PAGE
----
a very beautiful cd, that opens new horizons of experimentation for the always excellent evil rabbit.
yves, 2 november 2008, aufabwegen.de
a trio, which combines acoustic and electronic instrumentation and which offers a fresh form of improv, that's tone dialing. released once again in a marvelous restrained-elegant presentation on evil rabbit. the sounds are covered and buzzing-warm - it's not about confrontations.
joachim ceulemans, september 2008, kwadratuur.be
for the recording of this album jorrit dijkstra put away his saxophone to replace it with a less ordinary instrument: the lyricon, an analogue synthesizer from the seventies, which is steered by something looking like a clarinet. dijkstra plays the instrument already for quite some time, but it is so far the first time that he puts the saxophone completely away. together with paul palessen and steve heather he forms tone dialing, a trio which is mainly busy with electronic experiments, characterized by drones, extreme pitched tones and sterile computer-sounds. although on ‘rigop me’ electronics clearly dominate, guitar (paul palessen)) and drums (steve heather) have a major part in the groups’ sound. the accompanying role of those two instruments is abolished for a big part, which makes them not only being used as musical fundaments, but as fully adequate constituent. heather puts down rough, rhythmic accents, which are in extreme contrast with the static evolving music. the fragmentary, often processed guitar parts at the same time take care of an intimate, but restless sphere. the underlying loops, often having a rhythmic function, go patiently on in between, throughout the six woven-out improvisations, which puts the listener unnoticed into a hypnotic spiral. there is not much space for melody on ‘rigop me’, it’s mainly about making music with sounds, which are offered by the moment. creative handling of tones by bending them towards extreme high or low frequencies is a trick being used here regularly. roaring and sharp whistling tones are being combined with low, oscillating sub-sounds. the electronic work of dijkstra is in striking contrast with the nervous guitar playing and the impressively percussive sound range. this strangely enough is the big strength of the album. the energy, which is created by these collisions, forms the fuel powering this trio. this immediately makes it obvious, that tone dialing is a group happening, where individual contributions get their meaning within the total sound. not much will be memorized after having listened to the six improvisations of ‘rigop me’, but that is not the intention anyway: it’s the listening experience, which is important. more than enough happens on this album to satisfy the lovers of electronic experiments and improv music, to keep them happy without complaints for an hour.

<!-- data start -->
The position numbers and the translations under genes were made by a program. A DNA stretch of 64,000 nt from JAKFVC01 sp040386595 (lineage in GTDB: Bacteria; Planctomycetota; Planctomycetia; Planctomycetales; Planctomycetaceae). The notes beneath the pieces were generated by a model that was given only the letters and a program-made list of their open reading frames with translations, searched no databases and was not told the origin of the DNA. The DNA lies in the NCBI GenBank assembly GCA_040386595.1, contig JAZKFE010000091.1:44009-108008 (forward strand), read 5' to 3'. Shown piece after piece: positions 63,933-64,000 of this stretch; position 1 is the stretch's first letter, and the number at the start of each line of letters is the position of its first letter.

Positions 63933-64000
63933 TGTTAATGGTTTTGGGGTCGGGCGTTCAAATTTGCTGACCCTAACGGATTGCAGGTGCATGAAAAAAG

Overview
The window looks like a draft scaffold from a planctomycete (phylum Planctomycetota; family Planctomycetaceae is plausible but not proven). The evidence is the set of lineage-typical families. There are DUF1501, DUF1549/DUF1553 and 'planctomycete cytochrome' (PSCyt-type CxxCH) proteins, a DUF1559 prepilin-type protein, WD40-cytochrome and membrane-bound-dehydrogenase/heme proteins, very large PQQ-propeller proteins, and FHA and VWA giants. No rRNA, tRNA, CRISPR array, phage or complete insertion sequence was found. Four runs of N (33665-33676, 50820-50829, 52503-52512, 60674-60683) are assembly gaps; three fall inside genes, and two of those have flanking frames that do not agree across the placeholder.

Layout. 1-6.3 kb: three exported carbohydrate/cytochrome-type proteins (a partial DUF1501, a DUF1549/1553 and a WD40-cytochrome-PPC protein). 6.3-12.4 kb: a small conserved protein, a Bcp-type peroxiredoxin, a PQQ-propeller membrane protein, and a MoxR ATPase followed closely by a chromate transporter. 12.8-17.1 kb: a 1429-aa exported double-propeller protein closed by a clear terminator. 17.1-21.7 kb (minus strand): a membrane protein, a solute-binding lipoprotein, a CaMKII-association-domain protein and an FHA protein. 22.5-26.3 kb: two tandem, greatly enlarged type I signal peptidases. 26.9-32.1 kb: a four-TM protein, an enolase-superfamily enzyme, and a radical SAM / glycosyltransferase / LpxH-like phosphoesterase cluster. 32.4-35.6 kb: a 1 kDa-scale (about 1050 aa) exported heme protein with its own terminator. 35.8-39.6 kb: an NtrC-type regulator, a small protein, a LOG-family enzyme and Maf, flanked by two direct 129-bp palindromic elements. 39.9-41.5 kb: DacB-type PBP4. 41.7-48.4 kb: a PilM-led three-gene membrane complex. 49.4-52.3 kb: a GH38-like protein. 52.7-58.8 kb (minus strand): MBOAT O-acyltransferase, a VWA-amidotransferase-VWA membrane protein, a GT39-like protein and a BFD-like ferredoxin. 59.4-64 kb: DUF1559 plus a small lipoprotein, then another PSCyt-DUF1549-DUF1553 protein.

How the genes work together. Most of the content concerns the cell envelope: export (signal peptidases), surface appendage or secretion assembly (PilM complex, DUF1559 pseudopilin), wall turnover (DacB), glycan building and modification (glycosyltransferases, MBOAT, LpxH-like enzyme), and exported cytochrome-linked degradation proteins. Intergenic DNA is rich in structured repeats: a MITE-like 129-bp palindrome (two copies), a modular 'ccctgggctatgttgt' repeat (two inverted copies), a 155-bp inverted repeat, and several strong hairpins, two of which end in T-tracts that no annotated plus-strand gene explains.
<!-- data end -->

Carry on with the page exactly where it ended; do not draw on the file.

mischa beckers, august 2008, jazzenzo.nl
evil rabbit records was founded in 2006 by pianist albert van veenendaal and contrabassist meinrad kneer. in their own words, it is a label for musicians, by musicians, with the production and promotion of original contemporary jazz and improvised music the goal. in the meantime, the present catalogue now encompasses 10 albums. the 5th, 7th, and 8th are seductive sabotage, rigop me, and the the mystery of guests, respectively and are good examples of a cross-section of what the label offers. (…)
before jorrit dijkstra moved in 2002 to boston, he was active in the amsterdam jazz and improv scene. he studied improvisation and composition with among others misha mengelberg, steve coleman and steve lacy. for example he worked with willem breuker, guus janssen and cor fuhler. own groups were (and are) the jorrit dijkstra trio, drones in the bones, the cool-jazz quartet sound lee and his electro-acoustic group tone dialing.